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Ground source

Ground Source Heat Pumps overview

Ground source heat pumps collect heat from the ground. Then using the refrigeration process, extracting the low grade heat collected they produce high grade heat
which can then be harnessed and used to heat your property.

The advantage of using a ground source heat pump is its high efficiency. For every kWh of electricity used to run the heat pump, around 4 kWh’s of energy is produced some of the newer inverter driven heat pumps can achieve 5 kWh’s. This ratio of heat supplied from the ground and the electrical energy consumed is called the Coefficient of Performance or (CoP).

With a standard heat pump, £1 of electric gives you £4 worth of energy and an Inverter heat pump can produce £5 of energy from the same.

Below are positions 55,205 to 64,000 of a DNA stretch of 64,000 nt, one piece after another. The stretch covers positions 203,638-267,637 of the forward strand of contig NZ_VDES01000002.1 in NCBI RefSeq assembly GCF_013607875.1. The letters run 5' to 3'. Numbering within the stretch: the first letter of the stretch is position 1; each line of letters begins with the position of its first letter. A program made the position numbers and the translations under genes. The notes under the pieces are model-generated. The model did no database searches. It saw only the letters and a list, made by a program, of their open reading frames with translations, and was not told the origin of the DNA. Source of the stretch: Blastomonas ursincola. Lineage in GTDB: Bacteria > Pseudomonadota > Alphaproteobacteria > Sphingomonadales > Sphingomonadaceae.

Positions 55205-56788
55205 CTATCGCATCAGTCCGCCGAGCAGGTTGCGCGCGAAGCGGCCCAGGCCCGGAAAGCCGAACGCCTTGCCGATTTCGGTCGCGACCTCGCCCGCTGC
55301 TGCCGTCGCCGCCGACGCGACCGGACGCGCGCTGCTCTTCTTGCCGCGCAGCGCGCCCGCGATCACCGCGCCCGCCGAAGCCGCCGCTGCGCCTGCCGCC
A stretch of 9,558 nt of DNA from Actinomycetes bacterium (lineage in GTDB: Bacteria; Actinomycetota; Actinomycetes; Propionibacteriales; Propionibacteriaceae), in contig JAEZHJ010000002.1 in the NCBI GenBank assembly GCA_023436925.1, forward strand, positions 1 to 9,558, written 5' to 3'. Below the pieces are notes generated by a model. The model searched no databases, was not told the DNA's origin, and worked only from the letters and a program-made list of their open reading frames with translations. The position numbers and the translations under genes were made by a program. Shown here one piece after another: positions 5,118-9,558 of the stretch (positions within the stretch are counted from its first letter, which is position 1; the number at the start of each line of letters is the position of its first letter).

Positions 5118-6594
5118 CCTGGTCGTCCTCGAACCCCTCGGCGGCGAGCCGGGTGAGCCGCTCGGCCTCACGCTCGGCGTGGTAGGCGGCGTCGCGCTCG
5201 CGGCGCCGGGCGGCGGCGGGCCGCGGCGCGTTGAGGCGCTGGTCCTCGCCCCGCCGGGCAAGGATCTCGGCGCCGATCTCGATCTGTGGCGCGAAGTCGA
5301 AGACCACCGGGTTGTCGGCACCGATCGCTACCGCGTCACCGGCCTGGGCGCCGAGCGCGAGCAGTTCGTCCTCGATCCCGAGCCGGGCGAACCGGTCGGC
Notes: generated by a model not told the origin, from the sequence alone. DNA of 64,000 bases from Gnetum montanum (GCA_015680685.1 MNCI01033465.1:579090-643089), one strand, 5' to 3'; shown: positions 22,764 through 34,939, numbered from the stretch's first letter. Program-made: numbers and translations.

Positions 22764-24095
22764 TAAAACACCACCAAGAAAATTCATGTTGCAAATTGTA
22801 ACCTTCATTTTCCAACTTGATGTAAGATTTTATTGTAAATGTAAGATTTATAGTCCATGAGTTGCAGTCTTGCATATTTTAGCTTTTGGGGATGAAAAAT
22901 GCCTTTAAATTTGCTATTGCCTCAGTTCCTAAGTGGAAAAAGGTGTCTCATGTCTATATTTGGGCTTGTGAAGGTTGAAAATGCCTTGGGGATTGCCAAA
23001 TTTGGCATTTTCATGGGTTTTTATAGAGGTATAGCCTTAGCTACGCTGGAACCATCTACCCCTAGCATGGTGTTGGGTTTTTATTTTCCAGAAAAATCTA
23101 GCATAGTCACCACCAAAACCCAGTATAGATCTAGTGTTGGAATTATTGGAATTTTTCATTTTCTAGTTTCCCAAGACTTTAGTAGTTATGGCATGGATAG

A ground source heat pump needs to absorb energy from the ground, this will either be by using:

Boreholes are our preferred method of extracting heat as the temperature of an average borehole is 6*d higher than a loop collector system which during the heating season makes a difference to the units efficiencies. A manifold connects the pipework to the boreholes which range from 100m to 300m deep. As a general rule 2 140m boreholes will yield the same energy as 600m of trenching, so giving you the scope to install a heat pump in lot smaller area. Greenfields have excellent working relationship with several of the top drilling contractors to ensure you receive the most cost effective and professional drilling solution.

Closed loop collectors for water heat sources
Using long lengths of 40mm or 45mm MDPE is the most common way to extract low-grade heat from the ground. The length of this pipework will be dictated by the soil type and its thermal response, location and the properties heating demand.

Using water as the heat source is an option, as running water or a large body of water will have excellent heat transfer qualities and its temperature is stable throughout the year giving a high yield per length of collector.

Open loop collectors for water heat sources